McKeen: Feel free to unfetter some of that tenderness next time you critique my writing, though I guess your tough-love’s for the best. Speaking of Die Hard and Psycho, Love Bomb is dense with literary and cultural allusions. Austen’s drawing rooms and suburban McMansions, Saint Sebastian and Michael Jackson, D.H. Lawrence and David Letterman, Keystone Cops and New Jersey cops, Anna Karenina and Anna Kournikova. Your Tess and Hardy’s? You even have your novelist character Ben Kramer making sense or nonsense of the situation through other novels. Now, what’s my question…oh, yeah: what’s up with that?
Zeidner: One of my favorite quotes from Donald Barthelme: “The loss of experience is a major 20th century theme. One makes love with The Joy of Sex hanging over one’s head, and so on…Unmediated experience is hard to come by, is probably reserved, in our time, to as yet undiscovered tribes sweltering in the jungles of Bahuvrihi.” That’s the snappiest definition of postmodernism I’ve seen. An angry woman in a wedding dress makes you think about Miss Haversham and every other template of jilted love. How can a reader encounter a crazed, betrayed woman and not remember, say, Lorena Bobbitt?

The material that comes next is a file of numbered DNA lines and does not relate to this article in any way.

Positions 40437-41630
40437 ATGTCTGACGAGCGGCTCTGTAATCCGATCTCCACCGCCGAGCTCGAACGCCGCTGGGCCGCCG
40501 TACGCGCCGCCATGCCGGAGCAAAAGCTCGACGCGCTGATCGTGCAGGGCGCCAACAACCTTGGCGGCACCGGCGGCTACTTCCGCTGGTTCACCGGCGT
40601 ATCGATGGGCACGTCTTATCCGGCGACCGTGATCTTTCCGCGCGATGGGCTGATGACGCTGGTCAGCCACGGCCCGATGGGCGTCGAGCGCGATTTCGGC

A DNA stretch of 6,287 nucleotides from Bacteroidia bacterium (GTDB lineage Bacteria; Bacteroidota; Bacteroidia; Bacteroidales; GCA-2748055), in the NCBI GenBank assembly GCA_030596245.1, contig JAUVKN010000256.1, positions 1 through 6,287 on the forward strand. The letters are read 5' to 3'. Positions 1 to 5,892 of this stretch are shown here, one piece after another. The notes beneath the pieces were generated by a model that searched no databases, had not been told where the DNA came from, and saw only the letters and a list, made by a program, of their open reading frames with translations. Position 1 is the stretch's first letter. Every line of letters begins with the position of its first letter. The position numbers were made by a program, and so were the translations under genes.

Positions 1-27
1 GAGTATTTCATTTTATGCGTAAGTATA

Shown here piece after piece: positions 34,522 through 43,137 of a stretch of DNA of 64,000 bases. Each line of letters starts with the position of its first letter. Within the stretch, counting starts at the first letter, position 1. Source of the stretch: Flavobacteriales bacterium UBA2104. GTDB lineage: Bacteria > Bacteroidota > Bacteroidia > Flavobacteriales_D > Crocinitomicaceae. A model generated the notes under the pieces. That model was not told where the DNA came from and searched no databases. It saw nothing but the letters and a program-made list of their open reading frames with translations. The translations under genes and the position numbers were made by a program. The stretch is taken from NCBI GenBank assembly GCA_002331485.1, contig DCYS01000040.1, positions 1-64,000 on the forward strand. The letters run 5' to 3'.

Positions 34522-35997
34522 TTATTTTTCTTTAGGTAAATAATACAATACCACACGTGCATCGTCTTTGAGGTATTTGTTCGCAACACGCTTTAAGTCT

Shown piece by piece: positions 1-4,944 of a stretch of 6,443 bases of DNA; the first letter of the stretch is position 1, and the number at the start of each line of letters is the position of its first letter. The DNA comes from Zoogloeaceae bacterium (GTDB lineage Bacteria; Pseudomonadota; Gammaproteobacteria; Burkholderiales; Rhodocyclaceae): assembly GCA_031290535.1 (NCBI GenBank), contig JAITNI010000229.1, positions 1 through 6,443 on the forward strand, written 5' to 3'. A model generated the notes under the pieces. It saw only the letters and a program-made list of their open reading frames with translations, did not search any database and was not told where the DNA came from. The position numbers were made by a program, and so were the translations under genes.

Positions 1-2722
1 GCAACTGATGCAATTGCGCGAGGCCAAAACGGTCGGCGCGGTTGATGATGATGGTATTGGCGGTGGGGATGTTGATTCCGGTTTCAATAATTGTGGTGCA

McKeen: —Or NASA astronaut Lisa Nowak, who makes it into Love Bomb. I read the word “terrorist” in the first line and—ding!—this Pavlovian dog thinks Bel Canto, despite next to nothing in common between the novels.